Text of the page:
Four further coronavirus-related deaths have been recorded in New Zealand, as an expert urges the Government for key improvements before they make a decision on lifting the nationwide lockdown. Get all the important news and read the full stories in the links below.
Key developments in NZ
• New Zealand has four further deaths linked to Covid-19, which Director-General of Health Ashley Bloomfield says is a "sobering reminder" of what's at stake in the fight against the pandemic. One man in his 70s has died in Wellington - a case linked to overseas travel - and three people from the Rosewood rest home cluster in Christchurch have died; two men in their 90s and a man in his 80s. They were all confirmed cases of Covid-19 and had underlying health conditions, Bloomfield said, bringing the Covid-19 death toll to nine. There are 17 new cases of Covid-19 to report since yesterday - made up of eight new confirmed cases and nine new probable cases. There are 628 cases that have recovered, an increase of 82 from the previous day, but there are 15 people in hospital; three in ICU, with one case in Dunedin in a critical condition. Bloomfield said New Zealand has passed the peak of new cases, but warned the public against any complacency, as the number of people caught flouting the lockdown rules more than doubled over Easter.
• A deadly coronavirus outbreak at a rest home spread so rapidly that there were a number of "safe practice issues", including how protective equipment was used. Rosewood Rest Home and Hospital in Christchurch is now linked to six deaths and 33 confirmed or probable Covid-19 cases, of which 18 are staff members. Many staff had to go into isolation and that led to shortcomings, the Canterbury DHB confirmed to the Herald.
• The mystery cluster of Covid-19 cases in Auckland linked to the infection of 35 people is believed to be a stag party. Bloomfield made the announcement at his press conference this afternoon, after days of speculation about what the cluster was, and why it hadn't been named. It is currently the fourth biggest cluster of Covid-19 cases of the 15 clusters in the country. The largest cluster in the country remains the Bluff wedding, with 86 cases. Marist College has 85 and the cluster linked to a St Patrick's Day party at a Matamata bar has 71. The clusters are now the centre of the spread in New Zealand, as overseas transmission declines.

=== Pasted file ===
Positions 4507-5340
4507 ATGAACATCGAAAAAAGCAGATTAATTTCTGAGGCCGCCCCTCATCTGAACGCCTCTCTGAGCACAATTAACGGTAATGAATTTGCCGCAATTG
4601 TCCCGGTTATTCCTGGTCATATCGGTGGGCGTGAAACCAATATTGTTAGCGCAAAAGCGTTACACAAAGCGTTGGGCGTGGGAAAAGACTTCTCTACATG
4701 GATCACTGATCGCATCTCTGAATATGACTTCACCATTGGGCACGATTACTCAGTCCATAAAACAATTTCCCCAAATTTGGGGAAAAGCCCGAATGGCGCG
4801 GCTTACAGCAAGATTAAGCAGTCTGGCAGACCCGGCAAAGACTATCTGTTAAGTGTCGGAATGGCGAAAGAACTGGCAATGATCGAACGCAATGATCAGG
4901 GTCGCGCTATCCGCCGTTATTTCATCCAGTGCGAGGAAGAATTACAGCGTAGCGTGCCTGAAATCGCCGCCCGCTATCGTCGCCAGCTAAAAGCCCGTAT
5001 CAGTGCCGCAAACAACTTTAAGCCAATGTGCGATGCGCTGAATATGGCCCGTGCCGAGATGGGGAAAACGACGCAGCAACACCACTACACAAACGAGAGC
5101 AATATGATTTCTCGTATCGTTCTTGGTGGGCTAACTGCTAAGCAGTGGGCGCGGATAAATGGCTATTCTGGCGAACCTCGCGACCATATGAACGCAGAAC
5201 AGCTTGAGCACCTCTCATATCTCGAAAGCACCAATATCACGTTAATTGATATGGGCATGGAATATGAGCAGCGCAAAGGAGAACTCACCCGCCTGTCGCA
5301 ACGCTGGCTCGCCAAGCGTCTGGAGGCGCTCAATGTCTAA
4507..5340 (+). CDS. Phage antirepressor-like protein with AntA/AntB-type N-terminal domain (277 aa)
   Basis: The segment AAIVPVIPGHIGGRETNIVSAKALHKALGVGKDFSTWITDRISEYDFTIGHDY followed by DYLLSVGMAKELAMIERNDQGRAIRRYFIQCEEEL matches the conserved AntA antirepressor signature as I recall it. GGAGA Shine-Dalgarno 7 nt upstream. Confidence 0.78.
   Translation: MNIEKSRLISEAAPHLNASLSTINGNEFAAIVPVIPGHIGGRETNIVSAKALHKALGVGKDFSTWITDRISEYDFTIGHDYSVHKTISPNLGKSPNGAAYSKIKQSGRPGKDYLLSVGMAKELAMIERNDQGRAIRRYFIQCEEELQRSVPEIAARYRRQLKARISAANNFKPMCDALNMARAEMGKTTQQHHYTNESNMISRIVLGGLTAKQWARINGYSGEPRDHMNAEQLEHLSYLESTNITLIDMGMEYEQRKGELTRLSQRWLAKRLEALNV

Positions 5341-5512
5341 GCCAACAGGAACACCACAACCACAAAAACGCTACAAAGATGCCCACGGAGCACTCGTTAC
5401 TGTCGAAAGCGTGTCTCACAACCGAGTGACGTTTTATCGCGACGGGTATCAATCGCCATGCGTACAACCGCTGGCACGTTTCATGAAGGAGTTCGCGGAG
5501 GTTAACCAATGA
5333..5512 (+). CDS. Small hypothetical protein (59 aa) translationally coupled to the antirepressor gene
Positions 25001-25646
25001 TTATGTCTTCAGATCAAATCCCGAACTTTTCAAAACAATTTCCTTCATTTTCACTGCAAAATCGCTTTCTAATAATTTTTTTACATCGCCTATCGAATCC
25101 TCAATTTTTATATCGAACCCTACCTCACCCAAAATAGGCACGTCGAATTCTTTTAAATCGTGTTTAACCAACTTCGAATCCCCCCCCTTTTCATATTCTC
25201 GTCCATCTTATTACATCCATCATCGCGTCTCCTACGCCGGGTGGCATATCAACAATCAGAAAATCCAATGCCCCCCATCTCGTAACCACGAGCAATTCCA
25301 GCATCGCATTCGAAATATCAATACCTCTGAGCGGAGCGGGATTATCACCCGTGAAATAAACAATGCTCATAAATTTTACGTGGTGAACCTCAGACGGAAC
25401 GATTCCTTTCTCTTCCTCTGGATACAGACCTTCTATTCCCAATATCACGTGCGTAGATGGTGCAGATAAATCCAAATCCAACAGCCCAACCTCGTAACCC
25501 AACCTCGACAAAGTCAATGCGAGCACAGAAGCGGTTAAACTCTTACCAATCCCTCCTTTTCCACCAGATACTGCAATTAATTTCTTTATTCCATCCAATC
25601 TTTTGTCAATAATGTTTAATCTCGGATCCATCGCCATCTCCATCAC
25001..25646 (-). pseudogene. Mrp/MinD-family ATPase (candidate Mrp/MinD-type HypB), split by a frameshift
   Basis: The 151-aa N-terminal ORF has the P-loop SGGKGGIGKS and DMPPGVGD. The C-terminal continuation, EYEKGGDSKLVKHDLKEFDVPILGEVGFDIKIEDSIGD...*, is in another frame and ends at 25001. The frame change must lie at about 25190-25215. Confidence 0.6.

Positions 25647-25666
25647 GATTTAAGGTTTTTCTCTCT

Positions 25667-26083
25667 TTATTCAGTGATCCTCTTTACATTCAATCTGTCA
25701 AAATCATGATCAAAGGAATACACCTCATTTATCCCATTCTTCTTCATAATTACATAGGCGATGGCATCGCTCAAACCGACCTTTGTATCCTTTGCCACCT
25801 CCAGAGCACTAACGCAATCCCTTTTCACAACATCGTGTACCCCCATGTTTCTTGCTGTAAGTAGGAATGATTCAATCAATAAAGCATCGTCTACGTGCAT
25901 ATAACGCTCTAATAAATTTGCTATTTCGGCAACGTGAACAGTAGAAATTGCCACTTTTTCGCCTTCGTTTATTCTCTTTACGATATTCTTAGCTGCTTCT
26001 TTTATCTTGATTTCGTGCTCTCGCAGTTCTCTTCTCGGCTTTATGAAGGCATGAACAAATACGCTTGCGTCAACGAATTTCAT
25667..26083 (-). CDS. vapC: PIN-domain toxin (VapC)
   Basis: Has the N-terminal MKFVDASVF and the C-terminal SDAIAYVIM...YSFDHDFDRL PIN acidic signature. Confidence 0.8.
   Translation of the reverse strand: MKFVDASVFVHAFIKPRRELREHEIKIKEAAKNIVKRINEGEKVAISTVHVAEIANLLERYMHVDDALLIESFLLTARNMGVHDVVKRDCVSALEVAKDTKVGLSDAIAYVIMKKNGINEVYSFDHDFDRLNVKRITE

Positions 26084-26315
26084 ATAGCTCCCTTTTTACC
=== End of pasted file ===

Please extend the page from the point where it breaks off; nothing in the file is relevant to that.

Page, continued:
• Otago University Professor and epidemiologist Sir David Skegg believes Cabinet will be playing "Russian roulette" with New Zealanders' lives if it makes a lockdown decision on Monday without first vastly improving rapid contact-tracing and acquiring more information about Covid-19 in vulnerable communities. Prime Minister Jacinda Ardern has said that Cabinet will make a decision on Monday on whether to lift or extend the nationwide lockdown from next Thursday. But Skegg said key factors before that decision was made included the ability to trace close contacts for all new cases within two to three days - which is Australia's current capacity - as well as having surveillance testing not only up and running, but completed.
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Around the world
• Coronavirus deaths in New York have reached a "terrible" milestone as plans begin to reopen the hard-hit region. New York Governor Andrew Cuomo revealed that another 671 people died state-wide from coronavirus overnight, bringing the state's total death toll to 10,056 – accounting for about half of all US fatalities. "The terrible news is as terrible as it gets," Cuomo said, referring to the tally surpassing the 10,000 mark. While it was the first time in a week the daily toll dipped below 700, the governor noted people were still dying at a "horrific level of pain and grief and sorrow". However, the flattening of the curve has fuelled hopes that New York will ease restrictions on business and movement over the coming weeks.